Sunday, April 20, 2008


Grief's a strange beast. Sure, there are stages we've all been told about, but what we seldom hear is how these stages are fluid, and cycle, and seem to come back around on themselves with a random quality to them. And I think, too often, we limit our thinking of grief to only mean death.

Death is a relative term.

Lots of things die besides people.

Dreams die.

Plans die.

Friendships die.

We give birth to children that defy the "life" we thought we wanted, and we are forced to let "die" that aspect of our futures.

Marriages die.

The status quo dies.

Careers die.

Fame, prestige, social status dies.

But, as Eckhart Tolle says, life is not the opposite of death, birth is the opposite of death.

Things, besides people, are born.

New friendships are born.

New marriages, sometimes even from the rubble of an existing one, are born.

A sense of wholeness and purpose that defies status, fame and prestige is born.

True peace is born.

Acceptance is born.

Detachment is born.

Compassion is born.

Grief continues to cycle and sometimes grabs us by the throat when we least expect it, but we do not need to keep a chair for it. We can "touch it with gentle awareness" (another Eckhart Tolle-ism) and not resist, nor judge it, but simply say, "Well, hey there, grief! I see you've come to visit again!"

That's what we can do. I'm not saying that's what I do, but those are the chairs I plan to keep. A chair for birth. A chair for newness. A chair for hope. A chair for love.


holly said...

Beautiful, Carrie.

I'll be pulling a few of those chairs up to my table. Big fluffy reading style chairs to get good and cozy in!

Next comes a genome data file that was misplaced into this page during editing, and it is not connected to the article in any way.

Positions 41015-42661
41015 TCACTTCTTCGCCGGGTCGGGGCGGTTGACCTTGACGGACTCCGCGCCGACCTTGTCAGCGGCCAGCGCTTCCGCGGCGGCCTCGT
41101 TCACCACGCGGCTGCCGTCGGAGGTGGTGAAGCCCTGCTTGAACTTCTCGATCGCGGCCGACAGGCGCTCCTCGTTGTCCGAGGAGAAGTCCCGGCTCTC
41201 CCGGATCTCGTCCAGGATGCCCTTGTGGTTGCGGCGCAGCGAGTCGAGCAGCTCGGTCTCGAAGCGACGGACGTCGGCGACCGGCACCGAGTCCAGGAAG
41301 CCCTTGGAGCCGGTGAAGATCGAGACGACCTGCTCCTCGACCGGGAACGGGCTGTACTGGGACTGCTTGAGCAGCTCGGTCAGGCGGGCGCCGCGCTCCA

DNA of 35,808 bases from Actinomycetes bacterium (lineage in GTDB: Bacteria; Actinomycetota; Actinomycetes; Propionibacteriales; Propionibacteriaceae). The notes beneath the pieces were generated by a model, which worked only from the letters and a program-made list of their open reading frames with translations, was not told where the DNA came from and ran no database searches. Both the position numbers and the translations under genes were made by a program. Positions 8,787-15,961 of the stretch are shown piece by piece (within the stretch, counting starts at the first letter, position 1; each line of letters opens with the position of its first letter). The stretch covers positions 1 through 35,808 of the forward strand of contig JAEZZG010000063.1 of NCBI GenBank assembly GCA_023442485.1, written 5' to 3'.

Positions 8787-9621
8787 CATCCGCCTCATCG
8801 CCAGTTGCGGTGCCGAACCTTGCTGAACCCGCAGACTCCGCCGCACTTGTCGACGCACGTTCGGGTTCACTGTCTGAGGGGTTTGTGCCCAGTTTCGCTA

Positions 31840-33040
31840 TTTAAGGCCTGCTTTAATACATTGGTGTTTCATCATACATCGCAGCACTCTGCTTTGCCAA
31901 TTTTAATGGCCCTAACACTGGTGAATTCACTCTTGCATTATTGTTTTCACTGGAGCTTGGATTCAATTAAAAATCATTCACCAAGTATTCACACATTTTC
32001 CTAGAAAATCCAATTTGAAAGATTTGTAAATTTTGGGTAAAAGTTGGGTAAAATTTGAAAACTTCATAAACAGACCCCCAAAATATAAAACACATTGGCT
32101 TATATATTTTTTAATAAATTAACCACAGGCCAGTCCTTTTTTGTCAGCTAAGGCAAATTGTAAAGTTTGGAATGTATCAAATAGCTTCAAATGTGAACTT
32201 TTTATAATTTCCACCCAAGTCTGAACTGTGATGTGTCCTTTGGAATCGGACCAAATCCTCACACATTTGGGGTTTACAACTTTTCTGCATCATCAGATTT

Eileen said...

I LOVE this Carrie. I have been staying away from Eckard Tolle (don't know why) and I read his interview with Oprah in her magazine. I was drawn in. So much of what he spoke to me. My new mantra,constantly, has been "be in the now." I'm checking out his book and her website/group.
Loving your chairs! Especially love the way you keep the other chairs from the table.

Kapuananiokalaniakea said...

This is so very Thich Nhat Hahn.
I can only imagine what my mother will have to say about all those chairs that will be pulled up to our table!
Especially since I plan on having ALL of those chairs occupied!
THANK YOU!!! Yet again.

Nancy said...


You are indeed and angel sent with your perspective and your words when I needed them most. Thanks for checking in and thanks for being spot on in what I needed to hear at this very moment!


Thora said...

Yes He is the in person to read and I can see why so I must read him soon.So much of what we do can be like chasing the wind
Be still,feel the pain and the pleasure of life.Do not be afraid to feel and truly live.

Terry Whitaker said...

I am practicing, too.

Jenny said...

Nice post, Carrie.

Anonymous said...

We try a lot of chairs in life some are too small, smoe are too big, and every once in awhile one is just right. I think this poet is like the last chair.

Michelle O'Neil said...

I just looked at a photo gallery of death, and then another one on birth. Just before I clicked on Fully Caff. I planned on posting about it tomorrow.

No accidents.

I love what you said about the possibilty of new marriages being born from the rubble of old ones.

And Eckhart. Love him too.

And you.

La La said...

I've been spending my share of time with grief lately, and it is at best, all. over. the. place. Random is a good word to describe how I'm experiencing the stages or cycle or whatever you want to call it.

Drama Mama said...

Ah, yes. I've been keeping little,cheap, IKEA kid-sized chairs, when actually, I've been a very rude hostess.

I get it.

Just lovely, Carrie.